Five Guys: Organizational Leadership: Entrepreneurial Leadership

Submitted By MELDUKE1979
Words: 1251
Pages: 6

Entrepreneurial Leadership
October 28. 2013

“If it ain’t broke, don’t try to fix it!” is a phrase that most people not raised by wolves or living under a rock have heard numerous times in their lifetime. It’s a simple enough idea; if you find something that works, especially if it works well, then let it work! It is that type of simplicity and originality that has kept Five Guys the fastest growing franchise in 2012, as described by Forbes (Burke, M. (2012. July 18)). The business was launched in 1986 by Jerry and Janie Murrell as a way to keep their two college-aged boys occupied and keep the family close to the DC Area. "They weren't scholars," Murrell jokes of his two eldest sons. "I always liked having my kids around me, so I thought that was a good way to do it." (Yu, 2009). So with the money they had saved to pay for the two boys’ college, they opened the first store as a small take-out only burger restaurant in Arlington, Va. The restaurant focused on what they knew best- burgers, hot dogs and fresh cut fries.
The main three factors that contributed to Five Guys success: 1. Sell a really good, juicy burger on a fresh bun. 2. Make perfect French fries. 3. Don’t cut corners. That has been the plan that Jerry and his boys have stuck to from the beginning. From the start he chose to “let the customer be your salesman” and the rest will fall in line. He doesn’t waste time on a fancy looking establishment or over the top advertisements. He has always put the focus on the customer and the product. Staying focus has proven to a big success. In 2009 while giving an interview President Barack Obama said: “Hey I am going on a burger run.” And then walked in on what he and his wife Michelle Obama referred to as their “favorite burger place” Five Guys. Having both the President and the First Lady proudly endorse your product is the word of mouth marketing that draws attention both near and far.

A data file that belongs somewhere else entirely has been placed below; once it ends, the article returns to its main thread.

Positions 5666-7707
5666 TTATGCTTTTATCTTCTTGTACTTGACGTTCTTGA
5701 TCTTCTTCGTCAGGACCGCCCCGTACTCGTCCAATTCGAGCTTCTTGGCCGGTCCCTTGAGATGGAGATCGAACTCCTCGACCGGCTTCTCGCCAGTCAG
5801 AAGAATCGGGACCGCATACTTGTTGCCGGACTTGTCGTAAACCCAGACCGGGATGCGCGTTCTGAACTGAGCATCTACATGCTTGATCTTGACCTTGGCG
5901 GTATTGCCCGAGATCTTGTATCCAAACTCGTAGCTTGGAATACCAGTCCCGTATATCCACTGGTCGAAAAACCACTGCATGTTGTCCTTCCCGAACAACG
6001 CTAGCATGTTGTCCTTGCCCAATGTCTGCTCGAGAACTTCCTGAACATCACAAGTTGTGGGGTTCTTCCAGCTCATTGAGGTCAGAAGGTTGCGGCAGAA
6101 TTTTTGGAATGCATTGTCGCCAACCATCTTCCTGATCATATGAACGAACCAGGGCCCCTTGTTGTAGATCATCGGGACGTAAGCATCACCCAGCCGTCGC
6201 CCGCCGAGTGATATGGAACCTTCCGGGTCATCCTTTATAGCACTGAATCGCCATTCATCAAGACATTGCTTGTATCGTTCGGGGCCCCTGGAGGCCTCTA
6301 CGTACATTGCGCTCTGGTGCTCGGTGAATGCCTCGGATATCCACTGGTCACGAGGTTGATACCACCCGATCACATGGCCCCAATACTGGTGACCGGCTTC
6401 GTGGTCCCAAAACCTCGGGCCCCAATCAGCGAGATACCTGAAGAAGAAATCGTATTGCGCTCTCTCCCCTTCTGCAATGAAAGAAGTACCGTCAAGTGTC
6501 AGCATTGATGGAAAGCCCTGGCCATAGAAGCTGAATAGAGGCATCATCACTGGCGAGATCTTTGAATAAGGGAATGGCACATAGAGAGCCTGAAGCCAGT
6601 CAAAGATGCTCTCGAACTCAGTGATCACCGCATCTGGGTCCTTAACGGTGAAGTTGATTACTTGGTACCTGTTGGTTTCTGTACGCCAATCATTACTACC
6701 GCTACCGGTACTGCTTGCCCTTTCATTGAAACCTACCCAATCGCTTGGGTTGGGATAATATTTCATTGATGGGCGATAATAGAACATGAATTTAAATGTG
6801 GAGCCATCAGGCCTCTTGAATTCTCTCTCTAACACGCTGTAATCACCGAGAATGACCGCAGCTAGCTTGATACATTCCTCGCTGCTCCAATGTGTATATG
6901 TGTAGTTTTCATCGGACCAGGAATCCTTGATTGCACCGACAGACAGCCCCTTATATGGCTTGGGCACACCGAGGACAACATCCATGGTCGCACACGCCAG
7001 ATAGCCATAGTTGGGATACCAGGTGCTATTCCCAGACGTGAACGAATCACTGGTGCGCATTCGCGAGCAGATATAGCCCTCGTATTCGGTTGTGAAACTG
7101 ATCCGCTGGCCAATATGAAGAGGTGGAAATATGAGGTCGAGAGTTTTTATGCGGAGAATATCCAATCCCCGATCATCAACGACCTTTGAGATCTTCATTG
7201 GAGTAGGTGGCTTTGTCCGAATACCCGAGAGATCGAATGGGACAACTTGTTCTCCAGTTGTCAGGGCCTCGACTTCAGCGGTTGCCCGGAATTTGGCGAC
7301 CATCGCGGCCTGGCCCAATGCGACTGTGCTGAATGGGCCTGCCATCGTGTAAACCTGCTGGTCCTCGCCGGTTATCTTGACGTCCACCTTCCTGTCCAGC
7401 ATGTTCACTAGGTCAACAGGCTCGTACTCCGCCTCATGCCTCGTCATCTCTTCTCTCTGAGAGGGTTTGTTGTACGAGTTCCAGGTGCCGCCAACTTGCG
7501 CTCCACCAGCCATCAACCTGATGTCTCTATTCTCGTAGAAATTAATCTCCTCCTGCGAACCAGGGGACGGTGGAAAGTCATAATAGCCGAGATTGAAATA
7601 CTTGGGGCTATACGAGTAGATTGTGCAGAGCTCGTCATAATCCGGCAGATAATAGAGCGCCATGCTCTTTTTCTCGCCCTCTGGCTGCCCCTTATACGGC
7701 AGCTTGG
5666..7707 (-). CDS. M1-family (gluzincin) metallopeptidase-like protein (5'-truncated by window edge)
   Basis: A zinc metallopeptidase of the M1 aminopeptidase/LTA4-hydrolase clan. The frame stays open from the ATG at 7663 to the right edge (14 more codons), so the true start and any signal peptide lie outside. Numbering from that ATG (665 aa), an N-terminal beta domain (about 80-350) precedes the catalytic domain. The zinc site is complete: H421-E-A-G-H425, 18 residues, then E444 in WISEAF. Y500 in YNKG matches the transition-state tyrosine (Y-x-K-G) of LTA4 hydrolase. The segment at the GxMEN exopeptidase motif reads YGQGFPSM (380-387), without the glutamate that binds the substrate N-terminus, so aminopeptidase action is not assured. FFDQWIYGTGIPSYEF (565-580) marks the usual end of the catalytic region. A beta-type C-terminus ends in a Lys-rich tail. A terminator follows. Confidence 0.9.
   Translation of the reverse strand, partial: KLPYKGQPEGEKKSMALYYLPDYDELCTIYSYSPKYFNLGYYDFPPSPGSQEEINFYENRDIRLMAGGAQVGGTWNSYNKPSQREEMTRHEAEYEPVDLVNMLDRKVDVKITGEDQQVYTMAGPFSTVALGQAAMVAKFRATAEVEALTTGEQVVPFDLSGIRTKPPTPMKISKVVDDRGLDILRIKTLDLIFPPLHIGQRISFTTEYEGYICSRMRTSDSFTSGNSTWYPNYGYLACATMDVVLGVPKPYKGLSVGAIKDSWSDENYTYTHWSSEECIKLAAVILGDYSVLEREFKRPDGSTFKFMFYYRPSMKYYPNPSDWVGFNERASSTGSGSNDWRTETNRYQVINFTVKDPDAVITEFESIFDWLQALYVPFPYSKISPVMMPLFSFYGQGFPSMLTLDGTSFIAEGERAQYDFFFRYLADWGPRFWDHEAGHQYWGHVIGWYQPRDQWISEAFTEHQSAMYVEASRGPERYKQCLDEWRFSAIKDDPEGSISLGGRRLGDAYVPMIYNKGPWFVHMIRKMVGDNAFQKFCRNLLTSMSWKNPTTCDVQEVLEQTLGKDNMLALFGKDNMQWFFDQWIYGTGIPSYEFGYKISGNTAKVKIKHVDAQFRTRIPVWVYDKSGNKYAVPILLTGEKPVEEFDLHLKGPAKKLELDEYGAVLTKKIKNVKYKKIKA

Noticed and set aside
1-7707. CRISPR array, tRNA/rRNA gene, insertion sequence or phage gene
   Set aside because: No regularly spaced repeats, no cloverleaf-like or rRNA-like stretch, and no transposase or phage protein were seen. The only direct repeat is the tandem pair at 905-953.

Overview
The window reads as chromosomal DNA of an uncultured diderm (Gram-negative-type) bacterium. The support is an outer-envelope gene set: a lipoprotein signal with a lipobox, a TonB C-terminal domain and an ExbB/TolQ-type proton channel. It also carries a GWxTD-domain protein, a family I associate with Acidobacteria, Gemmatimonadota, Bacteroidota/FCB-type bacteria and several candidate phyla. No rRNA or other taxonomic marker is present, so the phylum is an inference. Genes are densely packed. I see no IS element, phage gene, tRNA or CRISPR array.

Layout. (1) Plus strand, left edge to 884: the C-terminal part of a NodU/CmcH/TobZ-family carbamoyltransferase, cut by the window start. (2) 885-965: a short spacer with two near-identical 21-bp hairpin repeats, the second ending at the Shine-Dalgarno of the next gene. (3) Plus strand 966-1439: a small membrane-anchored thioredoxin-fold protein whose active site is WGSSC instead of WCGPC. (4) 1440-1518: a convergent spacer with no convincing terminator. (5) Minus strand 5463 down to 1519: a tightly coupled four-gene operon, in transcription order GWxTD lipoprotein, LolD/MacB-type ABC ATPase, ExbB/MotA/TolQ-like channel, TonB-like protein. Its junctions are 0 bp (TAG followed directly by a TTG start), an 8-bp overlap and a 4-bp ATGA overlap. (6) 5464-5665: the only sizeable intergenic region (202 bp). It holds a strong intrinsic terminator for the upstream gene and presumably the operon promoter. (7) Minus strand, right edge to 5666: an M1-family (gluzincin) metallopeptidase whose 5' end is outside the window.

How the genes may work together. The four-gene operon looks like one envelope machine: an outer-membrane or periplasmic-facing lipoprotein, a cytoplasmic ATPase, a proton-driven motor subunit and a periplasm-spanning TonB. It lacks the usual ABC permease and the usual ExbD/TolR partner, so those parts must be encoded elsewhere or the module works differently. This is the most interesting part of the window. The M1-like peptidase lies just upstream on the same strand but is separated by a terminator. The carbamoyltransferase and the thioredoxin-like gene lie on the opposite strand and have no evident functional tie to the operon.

The Murrells all had a hand in the first store. His two oldest sons Jim and Matt (now 46 and 44), worked as cooks and took orders. Janie (wife & mom) handled all of the administrative work, while Jerry, already a financial planner with a business degree from the University of Michigan, handled all of the small business’ financial concerns. The three younger sons Chad (42); Ben (30) and Tyler (22) also joined the business later as they became old enough to work. When asked why he chose to go with a burger restaurant as opposed to something bigger or trendier, Murrell explained that when he grew up in Michigan, his parents often took him to a local burger stand called ‘Push’em up, Tony’. He recalled them saying. “‘When times are bad, (if) you run a good beauty parlor or serve a good hamburger, you can do well.” (Yu, 2009).
Most restaurants offer an ever evolving menu that caters to the shifting trends of the customers rather the simplistic ideals that lead them to their original success, Five Guys has not. They perfected their small menu to build a devout following, which is what they’ve done. More than 20 years after the first restaurant, the menu remains virtually unchanged despite pressure from some franchisees to add items, such as milkshakes. Their core philosophy has always been to stay humble. Staying steadfast to their core, Five Guys has grown to one most popular burger franchises in history. Murrell’s philosophy is simple ‘Know what you are good at and stick to it. Being true to who you are.’ (Yu, 2009).
The restaurant has never had a freezer, proof the beef is always fresh, never frozen. Quality that has pushed other industry leaders like Wendy’s and McDonald’s to take notice an push their quality higher Five Guys uses high quality beef (87/93) which is why none of their locations have a drive-thru; it would simply take too long. The potatoes that he uses to make French fries are from Idaho because the take longer to grow which in his mind makes for a much better quality French fries .The buns